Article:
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A meteoric rise in worker health costs has slowed

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Costs for some key health insurance components have slowed for workers in recent years. While the deceleration is a positive trend, many workers likely still find current prices unaffordable, experts said.

“Yes, it’s slowed,” said Carolyn McClanahan, a physician and certified financial planner, and founder of Life Planning Partners in Jacksonville, Florida. “But it’s already egregious for the average person.”

Employer-sponsored health plans have many moving parts that can affect workers’ wallets. For example, workers get premiums deducted from each paycheck. Visiting the doctor generally comes with cost-sharing, like co-payments, deductibles and out-of-pocket maximums.

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The rise in worker premiums has somewhat mitigated.

Workers pay $1,401 in total premiums in 2023, up 18% from 2018, according to KFF, a nonprofit health-care data provider. They increased by an equivalent amount from 2013 to 2018, but had swelled by 39% from 2008 to 2013.

The dynamic is more pronounced for deductibles and out-of-pocket maximums.

A deductible is the annual sum a consumer must pay out of pocket before a health insurer starts to pay for services.

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Single workers have a $1,735 average deductible in 2023, according to KFF. (This cost is for employer-sponsored health plans and assumes consumers receive in-network care.)

The average deductible has grown by 10.3% in the past five years, up from $1,573 in 2018. However, that rate has slowed significantly relative to the recent past: Deductibles rose by 38.6% from 2013 to 2018, and by 54.4% from 2008 to 2013, for example, according to KFF data.

Prior to 2018, deductibles “were taking off,” said Matthew Rae, associate director of KFF’s health-care marketplace program and co-author of its annual health benefits survey.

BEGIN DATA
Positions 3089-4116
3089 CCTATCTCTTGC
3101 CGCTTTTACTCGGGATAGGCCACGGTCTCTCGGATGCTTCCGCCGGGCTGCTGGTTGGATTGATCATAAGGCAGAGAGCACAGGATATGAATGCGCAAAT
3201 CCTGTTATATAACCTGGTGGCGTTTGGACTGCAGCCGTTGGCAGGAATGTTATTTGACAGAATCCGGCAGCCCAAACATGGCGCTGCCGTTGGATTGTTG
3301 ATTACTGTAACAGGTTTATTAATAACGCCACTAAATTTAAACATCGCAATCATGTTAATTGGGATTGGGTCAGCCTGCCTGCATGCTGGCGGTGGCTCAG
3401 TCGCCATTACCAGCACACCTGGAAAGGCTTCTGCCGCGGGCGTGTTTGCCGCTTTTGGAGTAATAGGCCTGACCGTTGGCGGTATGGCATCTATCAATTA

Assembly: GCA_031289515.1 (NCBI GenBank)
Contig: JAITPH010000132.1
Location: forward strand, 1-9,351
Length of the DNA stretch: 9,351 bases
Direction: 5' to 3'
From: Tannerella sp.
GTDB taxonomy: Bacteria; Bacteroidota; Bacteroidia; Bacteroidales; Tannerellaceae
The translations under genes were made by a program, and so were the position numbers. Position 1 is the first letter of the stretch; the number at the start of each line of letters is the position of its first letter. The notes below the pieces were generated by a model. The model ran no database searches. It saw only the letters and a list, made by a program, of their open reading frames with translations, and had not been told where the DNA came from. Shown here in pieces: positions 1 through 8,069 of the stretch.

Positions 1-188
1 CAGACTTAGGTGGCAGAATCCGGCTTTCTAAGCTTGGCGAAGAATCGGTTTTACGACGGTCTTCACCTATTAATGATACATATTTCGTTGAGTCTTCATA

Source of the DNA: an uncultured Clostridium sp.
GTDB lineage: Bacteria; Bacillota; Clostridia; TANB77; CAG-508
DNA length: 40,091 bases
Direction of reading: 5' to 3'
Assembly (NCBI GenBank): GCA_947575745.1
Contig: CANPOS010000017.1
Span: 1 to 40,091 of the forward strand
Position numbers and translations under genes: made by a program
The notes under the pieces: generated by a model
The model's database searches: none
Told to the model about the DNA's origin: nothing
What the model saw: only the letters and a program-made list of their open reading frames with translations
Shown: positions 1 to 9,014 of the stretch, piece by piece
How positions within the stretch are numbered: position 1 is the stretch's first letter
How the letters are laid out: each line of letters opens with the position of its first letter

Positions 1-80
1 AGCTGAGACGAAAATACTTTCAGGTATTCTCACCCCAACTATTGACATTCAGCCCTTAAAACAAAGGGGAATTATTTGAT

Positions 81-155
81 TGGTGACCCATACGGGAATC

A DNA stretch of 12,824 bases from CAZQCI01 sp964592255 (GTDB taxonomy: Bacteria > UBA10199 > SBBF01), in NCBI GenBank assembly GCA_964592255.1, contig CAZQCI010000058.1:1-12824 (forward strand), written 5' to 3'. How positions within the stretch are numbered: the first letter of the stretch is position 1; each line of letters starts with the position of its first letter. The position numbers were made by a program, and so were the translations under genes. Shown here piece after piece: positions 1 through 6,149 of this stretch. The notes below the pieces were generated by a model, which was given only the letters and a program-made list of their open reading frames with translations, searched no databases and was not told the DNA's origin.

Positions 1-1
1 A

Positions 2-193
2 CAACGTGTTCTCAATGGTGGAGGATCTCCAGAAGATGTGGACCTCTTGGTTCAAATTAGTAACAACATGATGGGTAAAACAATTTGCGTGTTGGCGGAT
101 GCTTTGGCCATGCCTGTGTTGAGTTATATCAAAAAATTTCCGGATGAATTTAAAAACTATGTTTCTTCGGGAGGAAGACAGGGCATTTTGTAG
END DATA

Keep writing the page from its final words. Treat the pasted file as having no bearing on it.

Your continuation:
How out-of-pocket maximums have changed

The dynamic is similar for out-of-pocket maximums, the annual limit on a worker’s cost-sharing for the year. After hitting this limit, insurers can’t ask for more co-pays, co-insurance or deductibles, for example.

The out-of-pocket maximum is “what really matters for people who spend a lot” on health care, Rae said.

In 2023, 13% of single workers have an out-of-pocket maximum of less than $2,000, while 21% of these workers have one above $6,000, KFF said. That’s hardly changed in the past five years.

It’s already egregious for the average person.

Carolyn McClanahan

founder of Life Planning Partners

However, the dynamic changed a lot during the prior five-year period. In 2013, 29% of workers had an out-of-pocket maximum below $2,000, while only 4% had one of $6,000 or more, according to KFF. In other words, the share of people with a relatively low limit was halved from 2013 to 2018, and the share with a high limit jumped fivefold.

After years of both the maximum and deductibles increasing rapidly, “that’s not the story anymore,” Rae said.

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How to keep costs down

Choosing the most cost-effective health plan for you generally comes down to picking “only the plan you need,” McClanahan said.

In other words, a plan with comprehensive coverage but high monthly premiums may not be the best choice for someone who doesn’t get frequent medical care.

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For example, an HMO plan will generally be best for consumers who don’t have significant health problems and rarely go to the doctor, she said. Find a good primary care doctor and ask what network the doctor is on for HMOs so you can get the doctor you want, she recommended.

Of course, most employees only get a few choices during open-enrollment season, so there’s not much they can do on an individual level, McClanahan said. At the family level, however, there may be other variables: If both spouses work, the most efficient option may be electing one plan for the whole family, or putting a spouse and kids on one plan and the remaining spouse on the other, she said.

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